If you do not have formal or tertiary education to include in your CV, you can still showcase your skills, experience, and qualifications. Keep the section heading “Education" and place either your secondary education or relevant courses/professional training. Addition tips include:
Highlight relevant work experience, internships, apprenticeships, or vocational training. Include any relevant certifications or qualifications earned outside of formal education.
Format your CV to highlight strengths and transferable skills, such as communication, teamwork, problem-solving, and leadership abilities.
Consider using a skills-based CV format if you have no work experience.
List volunteer work, personal projects, or extracurricular activities demonstrating skills and qualifications.
If you have other achievements, such as extracurricular activities, hobbies, volunteer experience, or work experience, focus on those in your CV. Additional tips include:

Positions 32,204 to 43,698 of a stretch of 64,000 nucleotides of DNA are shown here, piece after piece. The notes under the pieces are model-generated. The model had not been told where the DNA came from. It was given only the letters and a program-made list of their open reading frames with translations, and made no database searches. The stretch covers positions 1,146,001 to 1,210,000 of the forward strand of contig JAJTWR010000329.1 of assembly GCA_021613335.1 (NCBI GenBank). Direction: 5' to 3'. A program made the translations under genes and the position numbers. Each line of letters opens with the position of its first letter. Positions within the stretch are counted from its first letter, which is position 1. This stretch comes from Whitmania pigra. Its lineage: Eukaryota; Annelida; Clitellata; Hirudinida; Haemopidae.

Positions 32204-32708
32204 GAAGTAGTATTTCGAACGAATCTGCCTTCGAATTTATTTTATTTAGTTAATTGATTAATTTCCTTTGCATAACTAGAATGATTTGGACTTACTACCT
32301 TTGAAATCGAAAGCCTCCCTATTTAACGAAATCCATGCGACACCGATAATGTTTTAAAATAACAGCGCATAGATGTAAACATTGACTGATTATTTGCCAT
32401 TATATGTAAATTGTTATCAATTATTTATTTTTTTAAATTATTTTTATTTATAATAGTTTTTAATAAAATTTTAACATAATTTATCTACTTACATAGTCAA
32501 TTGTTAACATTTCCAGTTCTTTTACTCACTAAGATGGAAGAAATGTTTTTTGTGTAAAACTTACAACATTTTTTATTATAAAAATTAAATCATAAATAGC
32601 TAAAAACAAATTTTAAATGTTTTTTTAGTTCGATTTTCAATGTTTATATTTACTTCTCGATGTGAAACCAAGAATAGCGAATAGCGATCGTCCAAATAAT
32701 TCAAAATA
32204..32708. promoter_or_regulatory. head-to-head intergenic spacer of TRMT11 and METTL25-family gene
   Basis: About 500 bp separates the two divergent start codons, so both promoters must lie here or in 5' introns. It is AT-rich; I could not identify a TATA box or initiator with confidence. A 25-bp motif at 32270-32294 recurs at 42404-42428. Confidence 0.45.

Instead of emphasising your grades, focus on the skills you gained during your education, such as research, writing, or analytical skills.
Emphasise an essay or exam in which you performed exceptionally well to showcase specific areas of the course where you excelled, even if your overall grade does not fully reflect it.
Provide an example of how you managed to improve your grades over time.
There is no set timeline for updating your education information on your CV, but it's important to keep it current and relevant to your career aspirations. You should try to update your education information on your CV or LinkedIn whenever you complete a new qualification or training course.
It depends on various factors, such as your level of experience. If you have limited space or it needs to be more relevant to the job, you may want to prioritise other information.
This depends on the situation. If you are a recent graduate, consider including it higher up on your CV. Alternatively, if it is outdated and irrelevant, consider moving it after your work experience.
Yes, it is important to include any course or type of qualification, even if it is in progress since it shows your ability to multitask.
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Updated November 09 2023